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In the Pandemic, Complaints Against Financial Institutions Rise – Business – The Times-News



Consumer complaints to the Consumer Financial Protection Bureau were up 31% in the first five months of 2020, compared with the same period last year, and many of these new

Consumer complaints to the Consumer Financial Protection Bureau were up 31% in the first five months of 2020, compared with the same period last year, and many of these new complaints specifically mention the coronavirus crisis.

The CFPB relays consumer complaints about loans, credit cards, bank accounts and other financial products to financial institutions. For people who are dissatisfied or otherwise frustrated with their direct interaction with a financial company, this complaint process can offer recourse, often within a few weeks. During a nationwide financial crisis, it stands to reason, these frustrations would run high.

On March 4, the CFPB received its first complaint mentioning the COVID-19 pandemic. That first complaint was about canceled travel and the inability to get a refund despite global travel warnings. Over roughly the next three months, through May 31, the cutoff date used in this analysis, the agency received 1,309 complaints mentioning the pandemic.

Our analysis looked at all complaints filed with the CFPB from Jan. 1 through May 31, 2020, and posted to its database by June 1 at 9 a.m. EDT. These complaints are not necessarily representative of consumer experiences as a whole, but they tell interesting stories of hardship in uncharted financial territory.

In the first five months of 2020, the CFPB received 142,782 complaints, 31% more than in the first five months of 2019.

Complaint narratives hint at financial strain causes

When someone files a complaint with the CFPB, they go through a series of multiple-choice selections and enter a narrative describing their gripe. That narrative can be made public, if the complainant consents, giving us the opportunity to mine those narratives for certain words, sentiments and overall trends. If they don’t consent, the complaint basics ” such as financial product, issue and associated company ” are still published, minus the detailed description. Of the complaints filed through May 31, 2020, just 33% were published with a narrative.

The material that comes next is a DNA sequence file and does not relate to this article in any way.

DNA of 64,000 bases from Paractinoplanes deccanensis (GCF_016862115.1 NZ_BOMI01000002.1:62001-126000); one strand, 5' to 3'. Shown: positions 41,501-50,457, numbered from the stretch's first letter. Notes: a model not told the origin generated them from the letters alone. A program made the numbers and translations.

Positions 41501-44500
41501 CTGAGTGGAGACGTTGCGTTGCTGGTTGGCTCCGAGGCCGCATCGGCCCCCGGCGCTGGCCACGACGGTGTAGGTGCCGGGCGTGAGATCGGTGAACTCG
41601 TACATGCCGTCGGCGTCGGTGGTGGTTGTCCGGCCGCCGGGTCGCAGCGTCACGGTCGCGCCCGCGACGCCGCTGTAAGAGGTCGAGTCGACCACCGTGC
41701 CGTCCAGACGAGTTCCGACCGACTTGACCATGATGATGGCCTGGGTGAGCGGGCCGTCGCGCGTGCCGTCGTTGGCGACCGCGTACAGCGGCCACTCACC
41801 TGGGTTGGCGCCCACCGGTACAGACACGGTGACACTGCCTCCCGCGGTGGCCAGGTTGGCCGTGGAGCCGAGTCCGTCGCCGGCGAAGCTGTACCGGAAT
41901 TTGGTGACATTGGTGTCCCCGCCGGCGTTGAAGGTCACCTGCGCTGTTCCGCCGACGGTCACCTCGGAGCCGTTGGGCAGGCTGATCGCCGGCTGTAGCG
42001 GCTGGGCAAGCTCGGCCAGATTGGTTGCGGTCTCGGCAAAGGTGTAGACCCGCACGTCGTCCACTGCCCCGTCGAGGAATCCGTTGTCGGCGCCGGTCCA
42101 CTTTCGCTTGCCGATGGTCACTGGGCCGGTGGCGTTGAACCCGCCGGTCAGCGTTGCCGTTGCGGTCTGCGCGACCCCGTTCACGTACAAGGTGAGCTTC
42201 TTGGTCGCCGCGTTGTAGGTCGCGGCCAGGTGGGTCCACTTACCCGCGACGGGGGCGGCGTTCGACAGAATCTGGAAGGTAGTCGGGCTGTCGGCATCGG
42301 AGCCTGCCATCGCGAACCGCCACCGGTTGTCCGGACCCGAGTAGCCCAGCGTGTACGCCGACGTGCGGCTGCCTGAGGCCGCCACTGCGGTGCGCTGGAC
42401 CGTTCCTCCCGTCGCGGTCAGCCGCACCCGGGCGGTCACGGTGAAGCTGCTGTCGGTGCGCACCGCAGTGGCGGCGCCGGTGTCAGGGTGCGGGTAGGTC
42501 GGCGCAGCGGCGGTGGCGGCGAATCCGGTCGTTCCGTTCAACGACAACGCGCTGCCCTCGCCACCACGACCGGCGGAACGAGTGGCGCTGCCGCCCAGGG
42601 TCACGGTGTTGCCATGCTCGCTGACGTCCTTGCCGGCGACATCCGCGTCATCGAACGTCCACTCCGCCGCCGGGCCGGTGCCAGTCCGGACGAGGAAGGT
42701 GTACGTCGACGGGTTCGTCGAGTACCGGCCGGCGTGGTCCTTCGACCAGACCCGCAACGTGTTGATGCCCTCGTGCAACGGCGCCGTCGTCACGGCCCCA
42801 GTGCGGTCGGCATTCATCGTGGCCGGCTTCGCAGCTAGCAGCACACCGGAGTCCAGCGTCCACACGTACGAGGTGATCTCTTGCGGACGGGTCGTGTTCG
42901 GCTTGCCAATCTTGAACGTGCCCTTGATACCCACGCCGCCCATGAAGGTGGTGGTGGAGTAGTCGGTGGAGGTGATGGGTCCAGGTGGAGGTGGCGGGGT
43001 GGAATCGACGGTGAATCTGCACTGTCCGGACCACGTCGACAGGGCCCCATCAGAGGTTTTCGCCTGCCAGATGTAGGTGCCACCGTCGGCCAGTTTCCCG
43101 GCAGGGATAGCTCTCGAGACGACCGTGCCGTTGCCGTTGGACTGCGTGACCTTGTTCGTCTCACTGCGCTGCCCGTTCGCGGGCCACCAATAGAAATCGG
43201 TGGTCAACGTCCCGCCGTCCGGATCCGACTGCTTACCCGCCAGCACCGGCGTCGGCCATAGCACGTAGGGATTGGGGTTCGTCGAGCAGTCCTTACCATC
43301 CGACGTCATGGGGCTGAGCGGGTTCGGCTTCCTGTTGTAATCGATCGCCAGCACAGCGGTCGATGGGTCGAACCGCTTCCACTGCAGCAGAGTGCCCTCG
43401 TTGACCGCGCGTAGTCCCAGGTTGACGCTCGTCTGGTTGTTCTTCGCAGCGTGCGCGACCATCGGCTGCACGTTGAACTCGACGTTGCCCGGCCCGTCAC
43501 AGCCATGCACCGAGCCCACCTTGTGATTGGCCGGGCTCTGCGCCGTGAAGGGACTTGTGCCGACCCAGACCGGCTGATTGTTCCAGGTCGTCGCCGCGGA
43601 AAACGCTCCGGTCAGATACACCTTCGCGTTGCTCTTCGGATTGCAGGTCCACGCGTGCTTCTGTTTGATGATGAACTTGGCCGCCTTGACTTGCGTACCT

By searching those narratives for words including “covid,” “coronavirus” and a handful of related terms, we found 1,309 complaints specifically mentioning the pandemic. Although only a small portion of published complaints included a public narrative, considering the rise in overall complaints, it’s likely many of the others were also related to the financial impacts of the pandemic.

Among all complaints with narratives, those mentioning job loss, unemployment or a related set of synonyms were up 34% when compared with the same period last year.

Mortgage, credit card and credit reporting complaints most common

Having “incorrect information on your credit report” was the most commonly cited complaint issue in the first five months of 2020 and 2019. But among 2020 complaints explicitly mentioning “covid” or related terms, “struggling to pay mortgage” is the top issue ” accounting for 16% of that subset.


Among pandemic-related complaints, more than one-quarter (26%) are tagged with “mortgage” as the primary financial product. In reading through those labeled as mortgage complaints, we found many consumers frustrated with the lack of relief provided by mortgage forbearance offers. Namely, the consumers were unhappy that lenders required full repayments of delayed installments ” known as a balloon payment ” at the conclusion of the forbearance period.

Take action: Borrowers seeking mortgage forbearance may be able to negotiate different terms with their lender if a balloon payment isn’t feasible. Some lenders may allow repayment of the forbearance amount across several months or tack it onto the end of the loan term, though this isn’t always the case. Loan modification is another relief tool. It restructures your mortgage terms entirely.

Credit cards

The second most commonly cited financial product in coronavirus-related complaints are credit or prepaid cards, accounting for 23%. Combing through complaints tagged with credit cards we found many people frustrated by credit card issuers closing inactive accounts with no warning.

Take action: Having a credit card canceled unexpectedly can eliminate one source of emergency funding in tough financial times. Unfortunately, credit card issuers aren’t required to notify account holders before closing an inactive account. Occasionally using a credit card for a tank of gas or a trip to the grocery store can be enough to keep the account open and available when you need it most.

Credit reports

“Credit reporting, credit repair services or other personal consumer reports” is the third most common financial product category complained about in coronavirus-related narratives. Generally, these products are the most commonly complained about throughout the year, and while they account for just 20% of those explicitly citing the pandemic, they are 60% of the total complaints filed so far in 2020.